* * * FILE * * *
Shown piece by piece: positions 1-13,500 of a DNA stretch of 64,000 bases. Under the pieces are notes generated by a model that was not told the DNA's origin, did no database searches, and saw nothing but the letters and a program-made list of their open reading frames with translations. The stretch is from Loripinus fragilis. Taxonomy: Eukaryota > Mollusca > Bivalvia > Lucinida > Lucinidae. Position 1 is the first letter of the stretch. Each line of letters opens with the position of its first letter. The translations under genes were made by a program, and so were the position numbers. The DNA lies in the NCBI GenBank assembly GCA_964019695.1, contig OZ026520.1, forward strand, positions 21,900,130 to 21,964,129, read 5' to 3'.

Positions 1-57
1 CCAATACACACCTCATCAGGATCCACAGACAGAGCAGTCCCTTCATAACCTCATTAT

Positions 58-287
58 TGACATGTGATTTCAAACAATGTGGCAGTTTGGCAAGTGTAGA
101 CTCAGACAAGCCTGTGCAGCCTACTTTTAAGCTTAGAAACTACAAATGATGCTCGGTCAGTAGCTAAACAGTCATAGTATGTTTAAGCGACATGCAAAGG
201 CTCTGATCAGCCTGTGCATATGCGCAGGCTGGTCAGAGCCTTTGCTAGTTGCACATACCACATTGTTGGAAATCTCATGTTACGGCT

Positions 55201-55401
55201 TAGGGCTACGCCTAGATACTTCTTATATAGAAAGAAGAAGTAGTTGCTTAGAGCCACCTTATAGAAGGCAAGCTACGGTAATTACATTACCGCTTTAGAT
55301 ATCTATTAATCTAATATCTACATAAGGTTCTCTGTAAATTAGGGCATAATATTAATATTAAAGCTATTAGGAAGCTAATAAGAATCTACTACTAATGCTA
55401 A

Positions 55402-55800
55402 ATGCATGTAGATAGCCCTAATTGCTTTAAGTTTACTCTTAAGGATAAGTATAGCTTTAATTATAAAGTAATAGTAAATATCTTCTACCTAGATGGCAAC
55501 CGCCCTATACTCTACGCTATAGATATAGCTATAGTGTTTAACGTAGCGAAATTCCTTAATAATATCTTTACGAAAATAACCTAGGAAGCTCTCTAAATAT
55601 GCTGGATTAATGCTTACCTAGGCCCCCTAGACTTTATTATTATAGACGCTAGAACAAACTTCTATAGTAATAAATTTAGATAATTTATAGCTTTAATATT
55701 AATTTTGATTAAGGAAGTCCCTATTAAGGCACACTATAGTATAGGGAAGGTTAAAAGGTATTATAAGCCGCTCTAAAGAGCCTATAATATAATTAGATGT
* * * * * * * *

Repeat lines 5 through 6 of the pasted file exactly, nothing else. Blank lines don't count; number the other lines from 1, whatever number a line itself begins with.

58 TGACATGTGATTTCAAACAATGTGGCAGTTTGGCAAGTGTAGA
101 CTCAGACAAGCCTGTGCAGCCTACTTTTAAGCTTAGAAACTACAAATGATGCTCGGTCAGTAGCTAAACAGTCATAGTATGTTTAAGCGACATGCAAAGG